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As we can see the factors impacting the housing market, particularly house price, are always analysed from the long run and short run, even some researchers analysis those factors from cyclical and structural approach. How can we understand the long run and short run? And what are cyclical and structural influences on house price? Thank you.

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closed as unclear what you're asking by Martin Van der Linden, Giskard, cc7768, BKay, optimal control Apr 20 '16 at 10:57

Please clarify your specific problem or add additional details to highlight exactly what you need. As it's currently written, it’s hard to tell exactly what you're asking. See the How to Ask page for help clarifying this question. If this question can be reworded to fit the rules in the help center, please edit the question.

  • $\begingroup$ Short run and long run are standard concepts in microeconomics (see en.wikipedia.org/wiki/Long_run_and_short_run). Are you asking how they might apply to the specific case of housing? $\endgroup$ – Adam Bailey Apr 19 '16 at 9:00
  • $\begingroup$ yes, I am still not sure how long run and short run factors affect house prices. $\endgroup$ – Nancy Apr 19 '16 at 15:16
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Housing markets are complex and the following are just some basic points.

Key features of houses as economic goods are: 1) their very long life; 2) their differentiation by type and location. In the short run housing supply (the total existing stock, plus any new houses completed) is price-inelastic because the number of new houses can be only a tiny proportion of the existing stock. Hence a short-run analysis of house price changes will focus primarily on short-term changes affecting demand (eg changes in interest rates or in housing-related taxes). In a long run analysis, however, consideration also needs to be given to changes in supply, and to long-term changes affecting demand (eg population growth, rising incomes).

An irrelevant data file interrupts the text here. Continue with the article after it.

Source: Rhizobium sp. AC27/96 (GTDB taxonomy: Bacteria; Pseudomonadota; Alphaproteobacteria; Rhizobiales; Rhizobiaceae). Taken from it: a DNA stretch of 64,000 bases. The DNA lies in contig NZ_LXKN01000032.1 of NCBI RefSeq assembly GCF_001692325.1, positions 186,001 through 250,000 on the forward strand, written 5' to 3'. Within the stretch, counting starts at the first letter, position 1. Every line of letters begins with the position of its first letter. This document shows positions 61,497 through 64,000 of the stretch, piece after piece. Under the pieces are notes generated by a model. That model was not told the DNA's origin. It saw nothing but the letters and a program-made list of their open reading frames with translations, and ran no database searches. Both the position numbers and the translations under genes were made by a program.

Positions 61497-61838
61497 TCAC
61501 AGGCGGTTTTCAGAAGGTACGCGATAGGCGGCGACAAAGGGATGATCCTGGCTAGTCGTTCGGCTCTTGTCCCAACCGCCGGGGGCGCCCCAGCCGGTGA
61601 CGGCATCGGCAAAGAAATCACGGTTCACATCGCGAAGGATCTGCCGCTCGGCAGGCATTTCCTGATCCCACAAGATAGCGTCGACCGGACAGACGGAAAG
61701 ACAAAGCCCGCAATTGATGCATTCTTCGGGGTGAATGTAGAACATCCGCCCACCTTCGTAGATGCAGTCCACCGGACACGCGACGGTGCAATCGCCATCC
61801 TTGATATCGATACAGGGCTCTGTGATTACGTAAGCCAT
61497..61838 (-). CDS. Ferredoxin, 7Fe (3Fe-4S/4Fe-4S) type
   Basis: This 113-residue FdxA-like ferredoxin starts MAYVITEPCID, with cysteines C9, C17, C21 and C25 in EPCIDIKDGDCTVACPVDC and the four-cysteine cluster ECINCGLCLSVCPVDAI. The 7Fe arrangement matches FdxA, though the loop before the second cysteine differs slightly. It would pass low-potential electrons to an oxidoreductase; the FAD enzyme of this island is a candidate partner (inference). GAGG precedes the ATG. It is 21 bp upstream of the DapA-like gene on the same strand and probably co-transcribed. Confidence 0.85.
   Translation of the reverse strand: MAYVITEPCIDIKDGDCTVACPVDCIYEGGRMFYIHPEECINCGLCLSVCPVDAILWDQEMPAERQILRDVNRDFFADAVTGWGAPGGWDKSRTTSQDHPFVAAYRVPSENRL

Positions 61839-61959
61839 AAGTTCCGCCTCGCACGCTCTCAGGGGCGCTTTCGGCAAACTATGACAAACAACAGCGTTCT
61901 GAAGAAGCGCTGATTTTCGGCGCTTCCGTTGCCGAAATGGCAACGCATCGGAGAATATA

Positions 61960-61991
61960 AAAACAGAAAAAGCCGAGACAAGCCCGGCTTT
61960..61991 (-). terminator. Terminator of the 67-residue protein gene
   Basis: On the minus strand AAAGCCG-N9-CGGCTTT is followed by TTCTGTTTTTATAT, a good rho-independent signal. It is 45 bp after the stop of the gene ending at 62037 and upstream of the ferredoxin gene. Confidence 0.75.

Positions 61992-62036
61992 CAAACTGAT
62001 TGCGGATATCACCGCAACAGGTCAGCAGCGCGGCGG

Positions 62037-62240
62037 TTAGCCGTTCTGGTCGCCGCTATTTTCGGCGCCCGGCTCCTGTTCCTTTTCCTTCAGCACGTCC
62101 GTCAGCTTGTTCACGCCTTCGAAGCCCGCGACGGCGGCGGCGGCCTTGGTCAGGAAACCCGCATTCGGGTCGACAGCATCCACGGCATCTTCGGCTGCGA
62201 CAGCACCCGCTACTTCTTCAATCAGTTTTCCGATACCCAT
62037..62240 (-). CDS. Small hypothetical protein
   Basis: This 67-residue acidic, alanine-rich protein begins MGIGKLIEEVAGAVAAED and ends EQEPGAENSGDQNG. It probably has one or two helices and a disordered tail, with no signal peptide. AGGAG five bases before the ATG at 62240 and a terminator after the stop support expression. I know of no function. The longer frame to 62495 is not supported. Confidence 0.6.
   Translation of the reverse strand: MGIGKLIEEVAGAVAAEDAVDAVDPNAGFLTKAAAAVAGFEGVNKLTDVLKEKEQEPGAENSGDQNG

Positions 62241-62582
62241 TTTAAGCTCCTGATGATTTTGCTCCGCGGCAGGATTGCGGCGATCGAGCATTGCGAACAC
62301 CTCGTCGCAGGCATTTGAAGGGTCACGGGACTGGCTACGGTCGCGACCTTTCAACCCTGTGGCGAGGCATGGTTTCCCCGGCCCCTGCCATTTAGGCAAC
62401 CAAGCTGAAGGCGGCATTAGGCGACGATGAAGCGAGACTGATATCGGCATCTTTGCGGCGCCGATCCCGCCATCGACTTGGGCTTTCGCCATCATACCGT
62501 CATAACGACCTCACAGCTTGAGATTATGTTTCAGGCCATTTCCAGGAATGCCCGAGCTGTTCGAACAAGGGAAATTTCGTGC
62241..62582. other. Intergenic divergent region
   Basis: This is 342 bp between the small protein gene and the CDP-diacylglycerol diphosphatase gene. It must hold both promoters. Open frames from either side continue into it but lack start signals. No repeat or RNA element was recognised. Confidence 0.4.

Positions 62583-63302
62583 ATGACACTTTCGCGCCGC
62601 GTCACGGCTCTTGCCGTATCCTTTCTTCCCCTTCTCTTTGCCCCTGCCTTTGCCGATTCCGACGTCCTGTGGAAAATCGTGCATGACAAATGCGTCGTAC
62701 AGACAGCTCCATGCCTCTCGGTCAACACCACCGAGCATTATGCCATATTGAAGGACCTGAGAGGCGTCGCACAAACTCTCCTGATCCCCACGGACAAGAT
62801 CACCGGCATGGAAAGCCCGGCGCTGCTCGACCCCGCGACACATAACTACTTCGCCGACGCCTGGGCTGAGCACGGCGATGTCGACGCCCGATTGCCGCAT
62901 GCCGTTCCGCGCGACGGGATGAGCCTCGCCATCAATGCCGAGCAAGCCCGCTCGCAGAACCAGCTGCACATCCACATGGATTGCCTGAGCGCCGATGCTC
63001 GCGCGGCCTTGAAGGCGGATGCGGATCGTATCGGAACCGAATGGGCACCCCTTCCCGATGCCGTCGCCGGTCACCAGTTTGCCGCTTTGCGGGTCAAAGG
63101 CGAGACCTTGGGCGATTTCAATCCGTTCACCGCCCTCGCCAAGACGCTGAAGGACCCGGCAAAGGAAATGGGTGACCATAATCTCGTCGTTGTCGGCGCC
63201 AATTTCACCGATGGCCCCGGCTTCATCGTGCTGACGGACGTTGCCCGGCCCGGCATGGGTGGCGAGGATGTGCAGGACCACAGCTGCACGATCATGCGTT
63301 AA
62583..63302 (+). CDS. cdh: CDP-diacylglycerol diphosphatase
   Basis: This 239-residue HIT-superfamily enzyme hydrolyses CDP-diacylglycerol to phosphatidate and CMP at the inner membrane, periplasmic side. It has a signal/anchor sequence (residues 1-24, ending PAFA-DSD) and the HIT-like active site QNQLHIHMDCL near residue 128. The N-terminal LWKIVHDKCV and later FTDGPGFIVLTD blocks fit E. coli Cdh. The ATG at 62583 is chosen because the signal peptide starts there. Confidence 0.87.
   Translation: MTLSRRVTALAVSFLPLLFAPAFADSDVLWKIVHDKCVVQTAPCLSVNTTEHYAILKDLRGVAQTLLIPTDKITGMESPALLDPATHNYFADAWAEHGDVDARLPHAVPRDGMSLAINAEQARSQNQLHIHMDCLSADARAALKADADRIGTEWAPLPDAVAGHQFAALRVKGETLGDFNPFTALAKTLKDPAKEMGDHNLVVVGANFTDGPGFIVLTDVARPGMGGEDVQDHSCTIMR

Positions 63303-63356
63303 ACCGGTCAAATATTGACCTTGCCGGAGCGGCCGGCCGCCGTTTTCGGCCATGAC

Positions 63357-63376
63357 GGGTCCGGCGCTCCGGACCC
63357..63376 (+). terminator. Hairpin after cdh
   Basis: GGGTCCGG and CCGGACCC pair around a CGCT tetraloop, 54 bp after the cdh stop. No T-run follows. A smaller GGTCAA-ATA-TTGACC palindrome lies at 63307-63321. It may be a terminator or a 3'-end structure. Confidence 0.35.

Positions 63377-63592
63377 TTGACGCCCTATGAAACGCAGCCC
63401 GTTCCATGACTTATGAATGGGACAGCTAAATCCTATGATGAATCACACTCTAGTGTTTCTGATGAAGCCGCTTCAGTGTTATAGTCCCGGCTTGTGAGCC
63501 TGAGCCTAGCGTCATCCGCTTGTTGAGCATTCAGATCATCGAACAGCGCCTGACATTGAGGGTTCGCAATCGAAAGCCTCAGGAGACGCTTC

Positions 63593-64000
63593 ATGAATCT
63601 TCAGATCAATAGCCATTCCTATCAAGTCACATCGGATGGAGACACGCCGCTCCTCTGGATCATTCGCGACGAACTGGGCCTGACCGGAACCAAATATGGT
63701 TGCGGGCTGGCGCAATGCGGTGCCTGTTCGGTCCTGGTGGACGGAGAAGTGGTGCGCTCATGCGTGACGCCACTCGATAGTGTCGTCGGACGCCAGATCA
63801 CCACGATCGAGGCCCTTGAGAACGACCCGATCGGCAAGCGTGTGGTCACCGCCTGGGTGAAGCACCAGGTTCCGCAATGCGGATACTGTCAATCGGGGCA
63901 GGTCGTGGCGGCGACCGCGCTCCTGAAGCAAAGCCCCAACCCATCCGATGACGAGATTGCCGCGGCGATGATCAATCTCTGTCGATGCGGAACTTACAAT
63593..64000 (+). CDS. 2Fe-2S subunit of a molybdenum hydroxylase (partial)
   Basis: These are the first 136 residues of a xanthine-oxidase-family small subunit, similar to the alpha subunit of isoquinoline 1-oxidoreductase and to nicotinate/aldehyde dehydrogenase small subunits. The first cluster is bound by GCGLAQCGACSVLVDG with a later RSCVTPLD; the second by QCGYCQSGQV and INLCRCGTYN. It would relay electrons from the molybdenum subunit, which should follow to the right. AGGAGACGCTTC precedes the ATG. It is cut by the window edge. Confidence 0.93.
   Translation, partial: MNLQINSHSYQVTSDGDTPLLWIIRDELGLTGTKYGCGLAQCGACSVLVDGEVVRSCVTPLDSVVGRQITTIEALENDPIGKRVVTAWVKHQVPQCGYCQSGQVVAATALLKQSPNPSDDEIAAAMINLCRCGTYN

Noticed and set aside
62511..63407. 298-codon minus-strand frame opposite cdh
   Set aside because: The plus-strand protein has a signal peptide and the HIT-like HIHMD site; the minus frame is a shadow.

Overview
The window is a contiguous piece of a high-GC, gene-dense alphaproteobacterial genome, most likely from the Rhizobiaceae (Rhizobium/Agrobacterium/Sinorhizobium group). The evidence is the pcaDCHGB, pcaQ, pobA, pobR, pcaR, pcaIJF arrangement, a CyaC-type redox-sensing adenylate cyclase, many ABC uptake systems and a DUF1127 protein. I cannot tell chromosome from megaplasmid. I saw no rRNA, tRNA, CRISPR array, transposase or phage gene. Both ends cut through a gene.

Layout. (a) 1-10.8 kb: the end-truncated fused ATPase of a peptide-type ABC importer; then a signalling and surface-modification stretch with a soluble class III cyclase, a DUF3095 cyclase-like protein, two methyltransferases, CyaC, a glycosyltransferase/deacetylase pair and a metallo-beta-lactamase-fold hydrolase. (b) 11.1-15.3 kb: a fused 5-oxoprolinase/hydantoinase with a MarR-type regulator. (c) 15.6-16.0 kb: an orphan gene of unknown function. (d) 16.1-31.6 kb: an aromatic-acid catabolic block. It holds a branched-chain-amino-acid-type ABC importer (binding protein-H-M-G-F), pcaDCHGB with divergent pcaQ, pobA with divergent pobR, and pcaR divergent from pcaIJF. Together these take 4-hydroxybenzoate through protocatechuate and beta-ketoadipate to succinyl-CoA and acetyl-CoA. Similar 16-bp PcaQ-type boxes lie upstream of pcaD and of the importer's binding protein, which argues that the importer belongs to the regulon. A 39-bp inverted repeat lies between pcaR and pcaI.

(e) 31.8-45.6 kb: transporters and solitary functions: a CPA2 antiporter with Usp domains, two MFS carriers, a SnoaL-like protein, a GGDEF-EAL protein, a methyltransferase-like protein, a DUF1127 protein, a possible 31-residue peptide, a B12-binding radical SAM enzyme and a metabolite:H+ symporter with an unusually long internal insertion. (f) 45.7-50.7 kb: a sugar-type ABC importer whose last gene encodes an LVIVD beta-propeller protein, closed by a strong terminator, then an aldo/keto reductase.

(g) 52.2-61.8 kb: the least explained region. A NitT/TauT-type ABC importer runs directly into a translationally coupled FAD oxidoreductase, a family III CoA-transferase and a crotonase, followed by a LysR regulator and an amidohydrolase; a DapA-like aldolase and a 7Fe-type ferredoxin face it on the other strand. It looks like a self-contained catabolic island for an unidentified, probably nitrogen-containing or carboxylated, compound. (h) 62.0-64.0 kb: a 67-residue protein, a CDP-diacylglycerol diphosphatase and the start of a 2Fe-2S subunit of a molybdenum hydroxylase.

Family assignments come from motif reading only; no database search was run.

Cyclical factors are those that tend to reverse over a period of a few years. The cause of a cycle in a housing market could be internal to that market, eg a self-fulfilling expectation at one time that prices will rise, leading to a price bubble and eventual collapse, as described here. The cause could also lie in the wider economy, eg house prices tending to rise when the economy is booming and fall in a recession. Structural factors are permanent or at least long-lived, eg land availability and planning constraints, housing-related policies that are considered unlikely to change, and the distribution of the existing stock between types and locations.

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